Beth Woody celebrates 50 years in the Village of Yesteryear

Since 1969, Beth Woody of Hillsborough has spent her time at the N.C. State Fair as part of the Village of Yesteryear. Mary Cornwell, the first superintendent of the Village of Yesteryear, invited her to participate in the Village and demonstrate how to make Christmas decorations.

Since then, Woody has been involved in making and demonstrating many crafts, such as sculptured paper lamp shades, cold water lye soap and kaleidoscopes. Her first love is marquetry, which she was introduced 40 years ago.

“I first saw marquetry from Thayer Frances, another crafter in the Village of Yesteryear. We talked about marquetry and I remained interested.

Marquetry is like “painting with wood,” Woody said. The artist uses the natural colors and grain of many different species of wood to create pictures. Some of Woody’s pieces can have up to 80 different species of wood.

Marquetry is a labor of love. It takes many hours to complete pieces. “I have people ask me all the time how long does it take. My answer is it  takes as long as it takes.  It depends on how you feel, what kind of mood the wood is in – believe me wood has it’s own moods – and how many interruptions you get.”

Woody gets many of her patterns for her art from organizations like the Marquetarians of the Carolinas. “You are limited only by your imagination,” she said. Woody showed me her process for creating a piece of art. “This is bird’s eye (wood),”  she said. “I am going to use this side of the wood because each of these little eyes (dents) will look like stars when I finish.”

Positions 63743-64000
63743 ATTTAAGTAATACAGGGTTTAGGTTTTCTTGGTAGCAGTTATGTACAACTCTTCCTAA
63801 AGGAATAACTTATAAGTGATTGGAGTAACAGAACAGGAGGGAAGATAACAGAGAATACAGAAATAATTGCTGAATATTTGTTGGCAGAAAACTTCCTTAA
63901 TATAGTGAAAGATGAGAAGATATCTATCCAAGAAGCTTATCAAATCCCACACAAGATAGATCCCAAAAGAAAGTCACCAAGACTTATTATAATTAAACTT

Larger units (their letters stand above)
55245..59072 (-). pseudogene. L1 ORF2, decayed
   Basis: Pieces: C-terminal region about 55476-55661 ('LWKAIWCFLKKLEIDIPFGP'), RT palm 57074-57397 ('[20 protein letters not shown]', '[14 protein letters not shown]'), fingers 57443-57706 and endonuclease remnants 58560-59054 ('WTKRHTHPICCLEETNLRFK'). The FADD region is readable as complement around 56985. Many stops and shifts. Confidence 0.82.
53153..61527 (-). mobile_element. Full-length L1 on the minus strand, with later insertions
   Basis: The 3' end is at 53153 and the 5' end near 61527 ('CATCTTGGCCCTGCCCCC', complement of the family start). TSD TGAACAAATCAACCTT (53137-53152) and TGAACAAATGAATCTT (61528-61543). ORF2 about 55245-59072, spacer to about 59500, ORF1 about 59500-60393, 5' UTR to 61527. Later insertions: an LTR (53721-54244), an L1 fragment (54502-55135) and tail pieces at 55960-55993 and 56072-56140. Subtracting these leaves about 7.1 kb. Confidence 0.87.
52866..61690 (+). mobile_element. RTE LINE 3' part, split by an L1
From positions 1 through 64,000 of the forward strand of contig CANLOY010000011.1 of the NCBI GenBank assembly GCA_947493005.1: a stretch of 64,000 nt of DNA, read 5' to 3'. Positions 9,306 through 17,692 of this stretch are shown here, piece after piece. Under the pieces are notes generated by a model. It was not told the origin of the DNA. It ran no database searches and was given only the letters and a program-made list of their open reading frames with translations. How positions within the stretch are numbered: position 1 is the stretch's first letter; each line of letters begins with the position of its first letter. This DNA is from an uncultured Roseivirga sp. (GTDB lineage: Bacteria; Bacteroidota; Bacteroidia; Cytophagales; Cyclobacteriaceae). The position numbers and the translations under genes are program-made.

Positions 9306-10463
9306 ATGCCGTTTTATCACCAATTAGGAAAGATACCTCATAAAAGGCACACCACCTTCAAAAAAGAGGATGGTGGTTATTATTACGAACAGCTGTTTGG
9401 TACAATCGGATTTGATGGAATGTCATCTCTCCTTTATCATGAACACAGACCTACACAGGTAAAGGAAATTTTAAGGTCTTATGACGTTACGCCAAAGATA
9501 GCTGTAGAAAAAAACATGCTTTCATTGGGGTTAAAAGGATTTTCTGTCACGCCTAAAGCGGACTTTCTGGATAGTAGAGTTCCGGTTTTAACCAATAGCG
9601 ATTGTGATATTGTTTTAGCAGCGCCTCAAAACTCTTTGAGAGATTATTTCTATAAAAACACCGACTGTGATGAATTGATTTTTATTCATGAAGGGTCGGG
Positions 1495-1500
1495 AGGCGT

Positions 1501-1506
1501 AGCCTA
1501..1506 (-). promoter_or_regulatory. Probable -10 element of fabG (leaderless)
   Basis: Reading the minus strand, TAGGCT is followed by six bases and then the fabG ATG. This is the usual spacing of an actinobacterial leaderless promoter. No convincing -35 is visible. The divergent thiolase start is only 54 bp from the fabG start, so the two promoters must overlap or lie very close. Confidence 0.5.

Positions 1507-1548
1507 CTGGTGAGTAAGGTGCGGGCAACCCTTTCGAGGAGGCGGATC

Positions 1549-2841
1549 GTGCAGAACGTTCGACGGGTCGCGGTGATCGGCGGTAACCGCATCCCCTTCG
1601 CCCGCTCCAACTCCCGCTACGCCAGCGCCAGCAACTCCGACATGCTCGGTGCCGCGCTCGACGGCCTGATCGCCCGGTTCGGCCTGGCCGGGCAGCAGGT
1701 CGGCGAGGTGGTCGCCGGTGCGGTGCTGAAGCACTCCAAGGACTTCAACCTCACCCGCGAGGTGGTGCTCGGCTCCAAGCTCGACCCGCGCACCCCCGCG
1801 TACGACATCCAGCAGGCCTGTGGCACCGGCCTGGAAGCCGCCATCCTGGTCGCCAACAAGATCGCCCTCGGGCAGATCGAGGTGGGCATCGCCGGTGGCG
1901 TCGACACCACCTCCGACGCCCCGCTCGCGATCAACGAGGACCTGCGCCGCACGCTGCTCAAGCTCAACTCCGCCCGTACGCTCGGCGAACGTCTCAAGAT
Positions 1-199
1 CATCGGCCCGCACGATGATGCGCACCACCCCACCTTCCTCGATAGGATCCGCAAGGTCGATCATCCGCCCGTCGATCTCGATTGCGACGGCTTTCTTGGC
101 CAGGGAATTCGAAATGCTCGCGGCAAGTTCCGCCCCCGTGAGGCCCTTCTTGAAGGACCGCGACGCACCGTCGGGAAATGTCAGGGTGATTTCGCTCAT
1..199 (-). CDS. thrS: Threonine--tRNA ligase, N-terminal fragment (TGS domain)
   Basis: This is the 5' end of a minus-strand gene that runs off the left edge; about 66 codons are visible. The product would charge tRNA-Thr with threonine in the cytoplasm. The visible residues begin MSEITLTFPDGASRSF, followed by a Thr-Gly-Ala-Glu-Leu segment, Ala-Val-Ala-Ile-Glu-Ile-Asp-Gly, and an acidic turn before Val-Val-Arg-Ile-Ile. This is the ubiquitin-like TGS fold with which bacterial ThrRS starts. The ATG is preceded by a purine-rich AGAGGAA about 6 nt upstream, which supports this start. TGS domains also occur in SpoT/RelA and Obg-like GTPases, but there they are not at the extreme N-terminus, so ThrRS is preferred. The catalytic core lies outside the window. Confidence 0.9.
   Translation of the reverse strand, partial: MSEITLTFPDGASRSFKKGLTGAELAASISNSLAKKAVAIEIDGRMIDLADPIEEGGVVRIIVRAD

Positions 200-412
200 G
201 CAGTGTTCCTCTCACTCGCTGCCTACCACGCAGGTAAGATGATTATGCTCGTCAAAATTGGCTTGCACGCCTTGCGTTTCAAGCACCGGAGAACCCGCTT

What Woody loves most about the Village of Yesteryear is the family atmosphere. “All of us crafters care about one another. Sure, we work long hours and I can’t get around the fair like I used to. But on the Monday after the fair, my husband and I unload and by that afternoon I am already thinking and planning and getting ready for the next year’s fair.”

Woody recommends dusting finished pieces with furniture polish about twice a year. Also, do not hang in a humid place like a bathroom or in direct sunlight.

“The fair gets in your blood and when it does you are here,” she added. For the last several years, Woody has also judged the needlework competition at the fair.

Visit Woody in the Village of Yesteryear daily from 10 a.m. to 10 p.m. through the run of the fair.

 

About Funhouse

On the blog I go by Fun House (AKA Heather Overton). At the Fair you'll find me checking out the blue ribbon winners or hanging out in Heritage Circle. It would be hard for me to pick a favorite part of the Fair, but I can tell you one thing I hate - leaving it on the last day. I can't wait for opening day!

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